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John Koster

Touching Greatness

John Koster (photo: Wayne Marks)

John Koster (photo: Wayne Marks)

John Koster is the third generation of the Koster family to breed Thoroughbreds in South Africa since his grandfather Ralph Koster founded his Klavervlei stud in Beaufort West back in 1943. Ralph had three sons: Peter, Werner and Wilfred and the third generation comprises Peter’s sons John (Klawervlei) and Charles (Klavervlei), Werner’s sons Graeme (Rosedene) and Ralph and Wilfred’s son Vaughan (Cheveley). There have been many great stallions, mares and racehorses that have helped pave the road to the breeding dynasty of today, but of them all, the one who has carried John and his Bonnievale operation, is the mighty Captain Al.

“I get shivers just telling you the story,” says John, sitting in the elegant, wood panelled Klawervlei box, adorned with photographs and trophies, most courtesy of his stud’s flagship stallion. “It is a tale of two families and a great horse.”

“It goes back to ‘varsity days. Lana-Anne was going to Gary dos Santos’ 21st and asked me to go with her. I didn’t want to go – it was her crowd of mates and I hadn’t even met Gary before, but I went. The party was at Gary’s house and when we got there, there was a shout from the balcony and his father, Manny dos Santos, summoned me up. He’d heard that I was a horse breeder and wanted to know whether I knew anything about a filly called Off To War. I said yes, she was by Complete Warrior (which was a stallion my dad bought and stood at Klavervlei). Manny explained that he’d bought the filly because the dam was called Infanta and he had a house there. We looked at her races and he asked if I’d take her to stud. It was the start of an amazing friendship.”

Handshakes and hugs

“Our deal was that Manny paid no keep, but after two foals, the mare was mine. For whatever reason, we never charged after the third foal either and one day Manny phoned and said ‘What’s going on?’ I said to him, ‘Uncle Manny, we swap and barter, we don’t charge.’ It was just like that. He had a workshop called Smith & Santos – I’d sent my bakkie in to Uncle Manny to be fixed and there was no charge. One day he came out to the farm to visit and it was incredibly hot and dry. He asked what we did when it was so hot and I said, not a lot! A short while later a lorry arrived with a swimming pool. That was a swap for another foal. When the fourth foal came round, Manny said to his son Gary, ‘John’s family is growing. Make sure you organise him a family vehicle.’ And then a combi arrived. And so it went. All our business was done on handshakes and hugs.”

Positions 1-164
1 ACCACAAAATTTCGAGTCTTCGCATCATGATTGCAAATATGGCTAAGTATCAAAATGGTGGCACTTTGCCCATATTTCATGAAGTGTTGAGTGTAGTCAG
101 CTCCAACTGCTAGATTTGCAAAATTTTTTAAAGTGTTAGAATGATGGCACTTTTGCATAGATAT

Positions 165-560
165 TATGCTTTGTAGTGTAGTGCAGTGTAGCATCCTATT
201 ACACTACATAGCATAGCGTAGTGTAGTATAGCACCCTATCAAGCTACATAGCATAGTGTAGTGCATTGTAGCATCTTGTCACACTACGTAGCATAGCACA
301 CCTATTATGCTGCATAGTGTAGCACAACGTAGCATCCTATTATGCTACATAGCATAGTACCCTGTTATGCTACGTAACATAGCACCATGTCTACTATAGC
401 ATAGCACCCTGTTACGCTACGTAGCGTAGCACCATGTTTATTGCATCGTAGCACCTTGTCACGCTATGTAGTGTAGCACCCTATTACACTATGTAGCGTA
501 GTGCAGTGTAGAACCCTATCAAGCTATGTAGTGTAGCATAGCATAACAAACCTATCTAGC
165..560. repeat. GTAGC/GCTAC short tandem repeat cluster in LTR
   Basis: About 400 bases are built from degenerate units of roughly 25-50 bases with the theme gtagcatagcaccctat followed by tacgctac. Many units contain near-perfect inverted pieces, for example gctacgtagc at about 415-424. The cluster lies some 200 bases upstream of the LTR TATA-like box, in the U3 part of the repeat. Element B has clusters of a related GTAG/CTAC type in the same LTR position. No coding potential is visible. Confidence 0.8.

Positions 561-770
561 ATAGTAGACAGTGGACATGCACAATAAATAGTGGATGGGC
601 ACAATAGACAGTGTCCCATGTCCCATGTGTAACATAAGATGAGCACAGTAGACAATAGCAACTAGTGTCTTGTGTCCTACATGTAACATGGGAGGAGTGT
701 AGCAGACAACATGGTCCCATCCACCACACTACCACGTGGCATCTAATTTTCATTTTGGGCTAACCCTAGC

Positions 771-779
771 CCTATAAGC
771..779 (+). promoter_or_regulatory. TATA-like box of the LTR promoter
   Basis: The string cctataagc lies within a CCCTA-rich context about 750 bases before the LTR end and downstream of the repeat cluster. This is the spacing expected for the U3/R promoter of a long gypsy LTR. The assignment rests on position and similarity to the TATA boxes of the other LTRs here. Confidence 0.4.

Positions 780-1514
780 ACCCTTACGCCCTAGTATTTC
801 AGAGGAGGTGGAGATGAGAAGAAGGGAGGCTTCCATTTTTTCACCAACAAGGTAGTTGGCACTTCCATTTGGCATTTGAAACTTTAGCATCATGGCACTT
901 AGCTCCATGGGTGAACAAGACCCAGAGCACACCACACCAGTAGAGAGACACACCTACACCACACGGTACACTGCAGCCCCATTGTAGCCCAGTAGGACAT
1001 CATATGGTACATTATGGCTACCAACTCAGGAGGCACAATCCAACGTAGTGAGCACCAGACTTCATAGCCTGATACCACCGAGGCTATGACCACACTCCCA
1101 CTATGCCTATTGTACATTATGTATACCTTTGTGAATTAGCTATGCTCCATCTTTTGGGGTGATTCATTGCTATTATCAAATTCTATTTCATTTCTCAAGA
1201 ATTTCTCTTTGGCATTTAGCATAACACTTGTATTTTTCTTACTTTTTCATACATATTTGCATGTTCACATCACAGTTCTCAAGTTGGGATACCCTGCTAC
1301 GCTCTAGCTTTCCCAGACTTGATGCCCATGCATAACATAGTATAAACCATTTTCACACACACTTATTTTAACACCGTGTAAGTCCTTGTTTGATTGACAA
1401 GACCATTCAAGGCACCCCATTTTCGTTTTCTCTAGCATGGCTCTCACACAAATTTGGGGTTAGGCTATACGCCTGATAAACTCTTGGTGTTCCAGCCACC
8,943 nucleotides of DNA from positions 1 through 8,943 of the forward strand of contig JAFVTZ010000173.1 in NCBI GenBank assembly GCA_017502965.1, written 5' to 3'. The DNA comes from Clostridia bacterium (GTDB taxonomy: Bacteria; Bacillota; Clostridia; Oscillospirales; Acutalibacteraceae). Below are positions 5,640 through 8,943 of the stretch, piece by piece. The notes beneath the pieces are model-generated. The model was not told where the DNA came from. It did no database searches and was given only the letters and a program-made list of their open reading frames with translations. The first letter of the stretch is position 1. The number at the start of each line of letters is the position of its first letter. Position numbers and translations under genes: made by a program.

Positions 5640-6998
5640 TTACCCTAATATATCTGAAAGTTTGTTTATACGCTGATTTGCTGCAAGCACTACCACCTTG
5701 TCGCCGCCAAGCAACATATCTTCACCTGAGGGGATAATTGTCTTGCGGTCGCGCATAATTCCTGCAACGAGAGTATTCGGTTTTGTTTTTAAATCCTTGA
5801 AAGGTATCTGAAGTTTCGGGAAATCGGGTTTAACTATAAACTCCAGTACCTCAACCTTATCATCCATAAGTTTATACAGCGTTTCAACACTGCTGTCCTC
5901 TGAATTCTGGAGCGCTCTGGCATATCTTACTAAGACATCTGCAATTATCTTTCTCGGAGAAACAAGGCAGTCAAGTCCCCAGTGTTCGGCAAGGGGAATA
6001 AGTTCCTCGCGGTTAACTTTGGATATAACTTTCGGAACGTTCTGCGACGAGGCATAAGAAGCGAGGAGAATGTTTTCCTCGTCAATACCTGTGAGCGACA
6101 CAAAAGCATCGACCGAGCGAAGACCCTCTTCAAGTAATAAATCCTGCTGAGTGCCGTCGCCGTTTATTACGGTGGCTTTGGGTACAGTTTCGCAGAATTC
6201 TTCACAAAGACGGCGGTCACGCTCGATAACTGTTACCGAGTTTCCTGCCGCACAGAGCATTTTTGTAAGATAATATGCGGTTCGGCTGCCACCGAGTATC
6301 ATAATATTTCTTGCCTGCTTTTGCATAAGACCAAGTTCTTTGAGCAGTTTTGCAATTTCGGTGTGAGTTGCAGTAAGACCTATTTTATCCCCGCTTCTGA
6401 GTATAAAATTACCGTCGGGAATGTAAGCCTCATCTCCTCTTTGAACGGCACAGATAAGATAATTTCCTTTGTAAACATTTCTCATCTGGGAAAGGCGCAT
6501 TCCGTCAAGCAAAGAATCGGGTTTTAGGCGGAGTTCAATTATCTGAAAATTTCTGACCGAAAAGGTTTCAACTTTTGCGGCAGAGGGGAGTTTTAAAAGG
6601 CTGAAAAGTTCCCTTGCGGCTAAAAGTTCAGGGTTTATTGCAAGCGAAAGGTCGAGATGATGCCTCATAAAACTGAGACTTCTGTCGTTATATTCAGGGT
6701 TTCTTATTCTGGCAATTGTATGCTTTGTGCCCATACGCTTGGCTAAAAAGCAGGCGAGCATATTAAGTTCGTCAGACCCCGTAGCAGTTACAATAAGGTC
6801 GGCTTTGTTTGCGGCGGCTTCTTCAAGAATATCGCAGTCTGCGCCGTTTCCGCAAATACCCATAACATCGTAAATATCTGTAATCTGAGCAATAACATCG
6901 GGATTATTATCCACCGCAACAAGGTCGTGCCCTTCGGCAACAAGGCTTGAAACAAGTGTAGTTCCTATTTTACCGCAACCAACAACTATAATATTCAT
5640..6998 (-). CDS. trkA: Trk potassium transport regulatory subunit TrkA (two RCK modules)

Captain Al

Captain Al

“We knew we had a stallion” – Captain Al wraps up the Gr1 Cape Argus Guineas

“In those days Al Mufti was red hot and you couldn’t get in. Manny had a friend with a share in Al Mufti, so we did a deal where the friend put in the service, I put in the keep and Manny got a third for putting together the deal. And of course, the result was Captain Al.”

“Then tragedy struck and Manny passed away. It was a heavy blow after he’d been so good to me all those years. Manny had two sons – Anthony and Gary – and once Manny passed Gary got very involved. We were very close friends and our families were very close – he also had three kids. We had a policy of keeping the fillies to race and sending the colts to sale and Captain Al duly went to the sales. Gary was very interested in the colt. I’d always said to Gary, ‘Never lose a horse of mine for one bid. If you need to go a bit more, I’ll always make up the difference.’ Gary went to the sales with R100k to spend. As it turned out, Captain Al actually failed the vet, but there was another very interested party and they bid up to R100k, despite the vetting. Gary went to R110k and got him. It was fate, absolute fate. Captain Al went into training with Vaughan Marshall and Gary and I stood together when we won the Guineas. We knew then we had a stallion. There was a lot of talk of gelding him because he was haemoconcentrating, but we were adamant he’d go to stud.”


Captain Al

Captain Al – “amazing what one horse can mean to a family”

“When Captain Al went to stud, Gary and I decided whatever we did with this horse, it would be for fun. We asked John Freeman to manage the stallion for us and then we threw a huge party in the boardroom at the races. Captain Al was syndicated within 24 hours – in fact, we had to increase the shares from 40 to 45!”

“I looked at what Ashleigh Parker had done with Al Mufti and saw that he’d got an average of R30k per yearling for the first three years. Based on that, I sent half my broodmare band to Captain Al and the rest to outside stallions. I had a young family and it was a huge gamble, but I had absolute faith in the horse. There was just so much karma – right from the party which I hadn’t wanted to go to, to how we got the service, to buying him at the sales, his racing career, the lot.”

“At the first sale we went to, Anton Shepherd came and said to me, ‘They all look alike – you’re onto a good thing here.” We averaged R60k for his yearlings and I knew then that if they ran, we’d have some fun. Unfortunately tragedy struck again – Gary got cancer and died, just before the first Captain Al’s ran. But of his first two runners, the first one came second and the second one won and I knew we were onto something big.”